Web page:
AKIM – The National Association for the Habilitation of the Intellectually Disabled was supposed be focused Monday on the launch of its new informational campaign and annual donation day.

Instead the organization was the subject of a horrifying act of violence.

Shots were fired at an AKIM residence for adults in the northeastern Tel Aviv neighborhood of Tzahala. A police forensic team determined the holes were probably caused by an air rifle and the force opened an investigation.

“We are in a very deep state of shock,” AKIM CEO Sigal Peretz Yahalomi told The Jerusalem Post on Tuesday, “In the 63 years of the State of Israel [in which Akim has operated] and among the dozens of hostels we have opened throughout the years, there has never been an event like this – parents are crying throughout Israel.”

Peretz Yahalomi explained that AKIM often encounters opposition to opening hostels in their community, but “it always ends with a lot of love” once locals get to know the residents.

Tel Aviv police said on Tuesday they are aware of a dispute with neighbors and are continuing their investigation but have made no arrests.

“This shook us deeply, because it brought us to an understanding that there are deep prejudices and preconceptions against the intellectually disabled,” said Peretz Yahalomi.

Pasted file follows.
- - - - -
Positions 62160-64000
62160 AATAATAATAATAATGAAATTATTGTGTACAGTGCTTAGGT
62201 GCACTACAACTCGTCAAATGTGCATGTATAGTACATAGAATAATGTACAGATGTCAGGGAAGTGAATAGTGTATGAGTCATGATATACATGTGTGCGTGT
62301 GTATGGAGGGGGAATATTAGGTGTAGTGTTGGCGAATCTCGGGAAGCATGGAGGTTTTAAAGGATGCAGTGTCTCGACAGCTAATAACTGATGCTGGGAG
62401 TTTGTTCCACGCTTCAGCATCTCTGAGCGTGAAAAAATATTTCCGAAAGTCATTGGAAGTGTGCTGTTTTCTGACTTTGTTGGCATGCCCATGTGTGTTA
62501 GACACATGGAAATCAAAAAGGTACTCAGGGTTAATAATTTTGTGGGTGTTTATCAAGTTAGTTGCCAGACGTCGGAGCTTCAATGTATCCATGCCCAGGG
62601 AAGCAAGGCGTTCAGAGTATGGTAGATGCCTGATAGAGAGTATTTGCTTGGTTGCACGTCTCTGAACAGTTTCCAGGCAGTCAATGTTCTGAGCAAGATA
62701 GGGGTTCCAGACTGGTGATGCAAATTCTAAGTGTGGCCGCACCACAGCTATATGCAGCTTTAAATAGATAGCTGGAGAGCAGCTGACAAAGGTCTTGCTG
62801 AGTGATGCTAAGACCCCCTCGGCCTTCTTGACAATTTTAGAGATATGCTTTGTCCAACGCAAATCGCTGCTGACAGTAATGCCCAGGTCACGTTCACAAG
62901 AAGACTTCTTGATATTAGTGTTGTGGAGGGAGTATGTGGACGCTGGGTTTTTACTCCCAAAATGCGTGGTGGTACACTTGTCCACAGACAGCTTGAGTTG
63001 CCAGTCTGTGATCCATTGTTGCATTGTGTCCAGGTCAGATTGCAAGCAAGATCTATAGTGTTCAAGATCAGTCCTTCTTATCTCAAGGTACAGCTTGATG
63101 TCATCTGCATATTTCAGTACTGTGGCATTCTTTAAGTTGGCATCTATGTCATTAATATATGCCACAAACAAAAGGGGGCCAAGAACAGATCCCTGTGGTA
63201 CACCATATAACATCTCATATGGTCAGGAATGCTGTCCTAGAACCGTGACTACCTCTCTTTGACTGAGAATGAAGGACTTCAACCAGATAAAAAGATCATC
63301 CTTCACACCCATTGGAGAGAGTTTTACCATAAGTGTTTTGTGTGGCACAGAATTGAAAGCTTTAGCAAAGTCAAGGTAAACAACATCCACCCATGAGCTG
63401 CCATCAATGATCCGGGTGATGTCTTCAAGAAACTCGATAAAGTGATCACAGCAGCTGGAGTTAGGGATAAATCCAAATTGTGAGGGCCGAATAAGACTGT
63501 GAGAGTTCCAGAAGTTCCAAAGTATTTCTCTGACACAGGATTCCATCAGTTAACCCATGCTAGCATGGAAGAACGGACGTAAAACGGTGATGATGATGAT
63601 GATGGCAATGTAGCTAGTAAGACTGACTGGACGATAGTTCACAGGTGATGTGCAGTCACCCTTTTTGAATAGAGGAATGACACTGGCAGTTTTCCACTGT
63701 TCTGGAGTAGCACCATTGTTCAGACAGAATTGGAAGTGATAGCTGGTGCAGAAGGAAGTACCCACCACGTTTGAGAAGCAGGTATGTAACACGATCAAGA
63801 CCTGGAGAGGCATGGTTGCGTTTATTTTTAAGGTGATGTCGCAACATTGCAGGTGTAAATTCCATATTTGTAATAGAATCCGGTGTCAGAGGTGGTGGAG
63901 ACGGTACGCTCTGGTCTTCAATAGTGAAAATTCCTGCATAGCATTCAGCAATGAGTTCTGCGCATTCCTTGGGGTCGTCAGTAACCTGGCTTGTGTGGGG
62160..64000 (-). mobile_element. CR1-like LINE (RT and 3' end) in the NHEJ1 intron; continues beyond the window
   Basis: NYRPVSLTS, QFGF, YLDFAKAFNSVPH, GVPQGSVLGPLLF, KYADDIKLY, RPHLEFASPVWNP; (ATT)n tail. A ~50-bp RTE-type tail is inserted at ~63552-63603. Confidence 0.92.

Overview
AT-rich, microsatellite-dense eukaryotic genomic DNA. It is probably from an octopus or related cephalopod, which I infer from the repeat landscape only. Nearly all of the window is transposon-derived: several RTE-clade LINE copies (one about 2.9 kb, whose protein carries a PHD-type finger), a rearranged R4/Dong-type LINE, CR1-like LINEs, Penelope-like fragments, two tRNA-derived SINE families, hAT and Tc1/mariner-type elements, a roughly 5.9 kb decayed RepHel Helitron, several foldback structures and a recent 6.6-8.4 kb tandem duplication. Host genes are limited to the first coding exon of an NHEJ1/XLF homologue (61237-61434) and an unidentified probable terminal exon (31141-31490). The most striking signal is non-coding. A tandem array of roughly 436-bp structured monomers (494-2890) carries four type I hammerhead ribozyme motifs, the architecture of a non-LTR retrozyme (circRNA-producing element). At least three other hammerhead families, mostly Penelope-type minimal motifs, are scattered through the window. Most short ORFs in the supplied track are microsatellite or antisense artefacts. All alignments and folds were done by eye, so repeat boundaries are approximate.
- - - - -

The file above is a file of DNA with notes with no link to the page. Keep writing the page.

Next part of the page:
According to the CEO, young people tend to have a more positive attitude toward mentally retarded people, but among adults you will find deeper prejudices and misconceptions, as they are not exposed to the information now taught in schools.

“Every community that has accepted us has come out happier and improved, and as our saying goes, ‘An inclusive community is a stronger community,’” Peretz Yahalomi said.

President Shimon Peres lashed out on Tuesday against the perpetrators of what he termed a vile act of discrimination.

Even if this was just an isolated case of intolerance, it must be rooted out immediately, he said.

The president characterized the shooting as “a sick act” that should not be allowed to pass without action by legal and social welfare authorities.

“I could not believe that such a thing could happen in our midst,” he said. “It’s simply disgraceful.”

Peres was disgusted that neighbors of the Akim residents could behave in such a shameful fashion, but was simultaneously proud of the targets of the attack who took it in their stride.

“We are created in the same image,” he said, and no one should ever take advantage of someone else’s disabilities.

AKIM chairman Ami Ayalon, a former head of the Shin Bet (Israel Security Agency), updated the president on the investigation.

Last week, Peres hosted AKIM adults and children and their families at his official residence in the capital and has done so at least once a year throughout his presidency.

AKIM operates a network with 64 branches managed by 300 professionals and 2,000 volunteers and active parents. The organization offers services ranging from advancing the rights of the mentally handicapped to kindergartens and nurseries, group housing as well as job training and recreational programs, according to its website.

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